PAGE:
- Open Access
Methylation: a regulator of HIV-1 replication?
© Yedavalli and Jeang; licensee BioMed Central Ltd. 2007
Received: 26 January 2007
Accepted: 02 February 2007
Published: 02 February 2007
Recent characterizations of methyl transferases as regulators of cellular processes have spurred investigations into how methylation events might influence the HIV-1 life cycle. Emerging evidence suggests that protein-methylation can positively and negatively regulate HIV-1 replication. How DNA- and RNA- methylation might impact HIV-1 is also discussed.
Biologically, methylation is executed by discrete enzymes (methyltransferases) which recognize DNA, RNA and proteins. Methylation of DNA, RNA or protein can regulate gene expression, RNA metabolism, and protein activity. Recently, protein methylation has stepped into the lime light due to the identification and characterization of protein arginine methyltransferases (PRMTs) which catalyze additions to arginine residues. PRMTs transfer one or two methyl groups from S-adenosylmethinine (SAM) to the guanidine-nitrogen atoms in arginine, forming methylarginine and/or S-adenosylhomocysteine . PRMTs are ubiquitously expressed in cells; however, much is unknown about their regulated expression and stability .
Arginine methylation impacts cellular processes ranging from transcription, RNA processing, and cell signaling. PRMTs can function as transcriptional co-activators through remodeling chromatin and modifying histone tails. Methylation of histone H3 and H4 by CARM1 and PRMT1 is thought to contribute to a histone code [3, 4] which programs gene expression. PRMTs also methylate non-histone proteins, such as CBP, to modulate co-activator function [5, 6]. RNA binding proteins (RBPs) such as hnRNPs, Sam68, and Sm complex also have arginine-glycine repeats, a motif recognized and methylated by PRMTs. Methylation of RBPs may dictate activity as evidenced by findings that Sam68 and snRNPs require methyl addition to localize properly in the nucleus and assemble into appropriate multi-molecular complexes [7, 8].
In the second article, Invernizzi et al. described the novel methylation in HIV-1 Rev's arginine-rich motif by PRMT6. Here, they reported that PRMT6 binds Rev and decreases the stability of Rev in cells (Fig. 1). Additionally, methylated Rev bound the RRE (Rev responsive element in HIV-1 RNAs ) poorly and was associated with an attenuated Rev-RRE-dependent export of viral transcripts from the nucleus to cytoplasm. Thus, methylation in this context of HIV-1 infection provides a negative influence.
Collectively, the two new articles extend the emerging notion for methylation regulating HIV-1 biology. While the activity described by Invernizzi et al. stems clearly from PRMT6 methylation of Rev, the results accrued by Willemsen et al. paint a less clear mechanistic picture. Willemsen et al. used a broadly non-specific inhibitor of methylation, AdOx. AdOx is a competitive inhibitor of all SAM dependent methylation which includes protein-, RNA-, and DNA- modifications. Hence, the findings from Willemsen et al. while suggestive of an effect involving HIV-1 envelope cannot formally exclude contributions from Adox's action on unidentified RNA- or DNA- methylation.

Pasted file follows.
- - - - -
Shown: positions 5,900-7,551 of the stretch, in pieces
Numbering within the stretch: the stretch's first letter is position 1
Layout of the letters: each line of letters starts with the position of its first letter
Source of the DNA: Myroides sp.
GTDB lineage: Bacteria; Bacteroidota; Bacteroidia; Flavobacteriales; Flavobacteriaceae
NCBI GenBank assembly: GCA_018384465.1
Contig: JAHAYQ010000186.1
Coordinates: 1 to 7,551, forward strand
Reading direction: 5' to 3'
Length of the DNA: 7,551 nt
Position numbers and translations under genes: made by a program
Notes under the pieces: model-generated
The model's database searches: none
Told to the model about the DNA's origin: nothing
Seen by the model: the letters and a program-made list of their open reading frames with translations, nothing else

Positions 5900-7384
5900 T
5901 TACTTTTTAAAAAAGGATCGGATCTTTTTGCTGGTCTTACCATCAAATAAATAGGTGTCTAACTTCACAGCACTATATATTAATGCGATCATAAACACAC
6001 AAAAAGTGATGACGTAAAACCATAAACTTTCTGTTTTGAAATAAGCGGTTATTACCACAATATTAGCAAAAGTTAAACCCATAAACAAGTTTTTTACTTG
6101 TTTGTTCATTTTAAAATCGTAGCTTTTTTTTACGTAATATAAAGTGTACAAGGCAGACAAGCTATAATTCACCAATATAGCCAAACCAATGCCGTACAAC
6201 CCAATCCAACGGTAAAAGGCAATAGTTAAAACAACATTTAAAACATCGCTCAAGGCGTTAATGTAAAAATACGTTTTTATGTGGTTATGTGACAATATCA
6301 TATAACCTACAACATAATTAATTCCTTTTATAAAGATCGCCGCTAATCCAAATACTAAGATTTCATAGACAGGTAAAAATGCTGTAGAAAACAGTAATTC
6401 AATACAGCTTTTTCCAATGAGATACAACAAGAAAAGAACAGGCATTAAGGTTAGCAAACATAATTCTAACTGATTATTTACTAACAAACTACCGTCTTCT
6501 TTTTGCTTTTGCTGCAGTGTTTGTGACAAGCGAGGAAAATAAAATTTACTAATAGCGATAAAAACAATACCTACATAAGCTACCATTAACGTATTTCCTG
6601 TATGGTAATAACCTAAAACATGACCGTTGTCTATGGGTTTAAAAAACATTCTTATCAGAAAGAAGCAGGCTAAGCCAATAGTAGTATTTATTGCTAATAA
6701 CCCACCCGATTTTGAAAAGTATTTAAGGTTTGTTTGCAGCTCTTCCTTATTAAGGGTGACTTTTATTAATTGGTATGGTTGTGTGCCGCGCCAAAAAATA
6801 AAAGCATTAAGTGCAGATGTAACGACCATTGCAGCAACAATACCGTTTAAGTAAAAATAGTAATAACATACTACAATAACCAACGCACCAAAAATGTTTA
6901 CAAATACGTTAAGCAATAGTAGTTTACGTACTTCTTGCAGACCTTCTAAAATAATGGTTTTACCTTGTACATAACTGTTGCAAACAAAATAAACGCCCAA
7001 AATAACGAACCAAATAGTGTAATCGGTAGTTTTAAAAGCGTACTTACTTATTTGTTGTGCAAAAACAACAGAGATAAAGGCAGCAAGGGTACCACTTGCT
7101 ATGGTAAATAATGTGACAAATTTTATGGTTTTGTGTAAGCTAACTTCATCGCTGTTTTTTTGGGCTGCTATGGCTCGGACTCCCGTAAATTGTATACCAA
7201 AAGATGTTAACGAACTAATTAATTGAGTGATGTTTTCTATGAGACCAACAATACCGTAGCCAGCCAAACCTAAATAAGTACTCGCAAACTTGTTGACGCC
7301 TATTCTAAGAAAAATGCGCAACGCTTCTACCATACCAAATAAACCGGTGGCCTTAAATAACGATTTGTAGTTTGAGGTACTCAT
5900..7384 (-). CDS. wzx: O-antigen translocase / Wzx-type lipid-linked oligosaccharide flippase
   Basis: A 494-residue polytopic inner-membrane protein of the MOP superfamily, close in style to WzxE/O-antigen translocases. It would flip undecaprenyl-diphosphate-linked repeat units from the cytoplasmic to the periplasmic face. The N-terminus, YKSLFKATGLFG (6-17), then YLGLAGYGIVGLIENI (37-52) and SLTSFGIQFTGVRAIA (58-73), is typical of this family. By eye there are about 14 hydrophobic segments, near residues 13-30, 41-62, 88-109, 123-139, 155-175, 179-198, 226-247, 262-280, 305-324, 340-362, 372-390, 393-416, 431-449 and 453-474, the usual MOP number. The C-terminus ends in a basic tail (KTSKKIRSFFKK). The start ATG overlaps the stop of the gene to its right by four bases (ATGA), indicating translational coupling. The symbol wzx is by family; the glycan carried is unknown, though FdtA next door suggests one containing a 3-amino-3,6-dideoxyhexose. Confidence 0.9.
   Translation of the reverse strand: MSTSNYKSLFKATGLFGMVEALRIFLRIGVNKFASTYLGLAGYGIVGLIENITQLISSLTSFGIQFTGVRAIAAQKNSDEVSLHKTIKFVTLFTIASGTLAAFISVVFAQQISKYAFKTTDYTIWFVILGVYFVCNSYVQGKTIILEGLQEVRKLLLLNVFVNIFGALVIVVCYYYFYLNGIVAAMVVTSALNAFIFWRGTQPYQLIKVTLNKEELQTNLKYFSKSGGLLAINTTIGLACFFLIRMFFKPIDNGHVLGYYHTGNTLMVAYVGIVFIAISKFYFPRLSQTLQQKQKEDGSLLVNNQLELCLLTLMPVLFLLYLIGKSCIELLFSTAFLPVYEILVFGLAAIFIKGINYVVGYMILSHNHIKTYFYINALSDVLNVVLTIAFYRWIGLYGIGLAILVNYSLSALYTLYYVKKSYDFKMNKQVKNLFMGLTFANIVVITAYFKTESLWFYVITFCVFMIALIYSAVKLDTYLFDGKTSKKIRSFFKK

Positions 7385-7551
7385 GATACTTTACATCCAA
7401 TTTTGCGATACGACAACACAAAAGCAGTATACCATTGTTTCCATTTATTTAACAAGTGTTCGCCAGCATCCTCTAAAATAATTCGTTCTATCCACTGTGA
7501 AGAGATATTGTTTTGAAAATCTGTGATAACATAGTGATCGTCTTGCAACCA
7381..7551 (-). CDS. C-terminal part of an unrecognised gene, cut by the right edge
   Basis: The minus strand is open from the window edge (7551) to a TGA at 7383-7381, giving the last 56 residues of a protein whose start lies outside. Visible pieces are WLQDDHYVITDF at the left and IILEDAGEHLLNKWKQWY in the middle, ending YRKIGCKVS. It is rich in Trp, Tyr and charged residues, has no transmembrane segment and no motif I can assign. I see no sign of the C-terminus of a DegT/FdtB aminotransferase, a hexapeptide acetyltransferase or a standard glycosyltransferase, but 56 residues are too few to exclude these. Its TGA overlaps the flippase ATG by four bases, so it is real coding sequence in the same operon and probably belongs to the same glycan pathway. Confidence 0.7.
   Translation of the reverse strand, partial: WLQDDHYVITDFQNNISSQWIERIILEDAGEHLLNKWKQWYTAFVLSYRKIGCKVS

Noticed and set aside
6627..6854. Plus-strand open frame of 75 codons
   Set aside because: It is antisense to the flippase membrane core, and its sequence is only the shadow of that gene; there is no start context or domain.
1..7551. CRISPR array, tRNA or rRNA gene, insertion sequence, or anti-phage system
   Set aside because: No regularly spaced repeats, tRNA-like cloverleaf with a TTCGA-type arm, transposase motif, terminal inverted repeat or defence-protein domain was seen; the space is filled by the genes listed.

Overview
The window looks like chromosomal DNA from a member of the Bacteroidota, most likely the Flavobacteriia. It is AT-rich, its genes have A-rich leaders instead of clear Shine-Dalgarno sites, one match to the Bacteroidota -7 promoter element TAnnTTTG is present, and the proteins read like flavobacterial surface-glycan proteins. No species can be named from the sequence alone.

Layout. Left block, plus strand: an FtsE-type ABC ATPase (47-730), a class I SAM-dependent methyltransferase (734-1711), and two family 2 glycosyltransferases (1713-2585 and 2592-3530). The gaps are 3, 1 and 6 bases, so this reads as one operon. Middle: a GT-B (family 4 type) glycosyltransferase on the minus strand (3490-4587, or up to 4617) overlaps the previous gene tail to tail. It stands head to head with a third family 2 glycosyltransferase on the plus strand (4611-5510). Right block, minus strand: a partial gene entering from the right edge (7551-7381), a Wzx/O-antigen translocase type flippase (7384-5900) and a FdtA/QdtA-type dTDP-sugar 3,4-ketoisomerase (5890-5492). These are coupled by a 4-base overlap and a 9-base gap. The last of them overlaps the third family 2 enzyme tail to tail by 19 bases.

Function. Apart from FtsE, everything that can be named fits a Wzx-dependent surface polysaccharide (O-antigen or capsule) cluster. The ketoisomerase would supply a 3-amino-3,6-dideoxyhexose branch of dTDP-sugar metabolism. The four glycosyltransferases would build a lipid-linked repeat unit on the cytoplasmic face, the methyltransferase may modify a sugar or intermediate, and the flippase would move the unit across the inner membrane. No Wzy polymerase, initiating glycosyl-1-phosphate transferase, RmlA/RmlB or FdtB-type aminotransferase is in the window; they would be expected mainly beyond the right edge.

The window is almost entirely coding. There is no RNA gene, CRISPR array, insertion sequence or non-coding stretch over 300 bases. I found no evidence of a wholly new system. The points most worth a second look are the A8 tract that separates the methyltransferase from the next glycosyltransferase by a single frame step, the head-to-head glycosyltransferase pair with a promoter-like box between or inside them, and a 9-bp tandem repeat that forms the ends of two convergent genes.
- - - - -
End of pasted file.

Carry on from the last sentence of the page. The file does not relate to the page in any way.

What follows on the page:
So where do these reports lead us? The HIV-1 genome contains 9 open reading frames which can encode 15 proteins, and virus replication involves a complex interplay between viral and cellular proteins. What remains to be deciphered is the relative contribution of methylation on virus-factors versus cellular macromolecules. In this regard, Kwak et al.  have reported earlier that inhibition of arginine-methylation can also influence HIV-1 transcription. They showed that cellular transcription elongation protein SPT5 is a substrate of protein arginine methyltransferases PRMT1 and PRMT5, and that methylated SPT5 is less able to associate with RNA polymerase II and to assist Tat in efficient elongation of HIV-1 LTR-directed transcription.
Besides protein-methylation, there is compelling evidence that DNA-methylation influences HIV-1 replication. CpG methylation of LTR DNA has been reported to promote viral latency [16–19]. Some of these effects are explained by DNA-methylation impeding the binding of Sp1 and NF-κB transcription factors to the LTR promoter [20, 21]. Indeed, activation of viral expression from latently infected cells does appear to correlate with loss of methylation of the HIV-1 LTR DNA.
Finally, what about RNA-methylation? RNA methyl modifications are involved in functional maturation of many species of cellular RNAs including mRNA, rRNA, tRNA, snRNA and snoRNA. Methylation of the RNA cap (7-methylguanosine cap) is a critical processing step for cellular and viral mRNAs. This action increases mRNA stability and promotes efficient export and translation. Other cap methyl modifications (e.g., hypermethylation – 2,2,7-trimethylguanosine modification of mRNA caps) have been identified in Oncorna viruses, Reo viruses, Sindbis virus, and Caenorhabditis elegans mRNAs [22–25]. The significance of these modifications remains undetermined. We have also recently identified a cellular RNA methyltransferase whose activity appears to upregulate HIV-1 gene expression (unpublished). Going forward, a better understanding of the varying complexities of methylation and their myriad effects on virus replication may unveil these processes as useful novel drug targets for HIV-1.
We thank Dr. Andrew Dayton for a critical reading of this manuscript.
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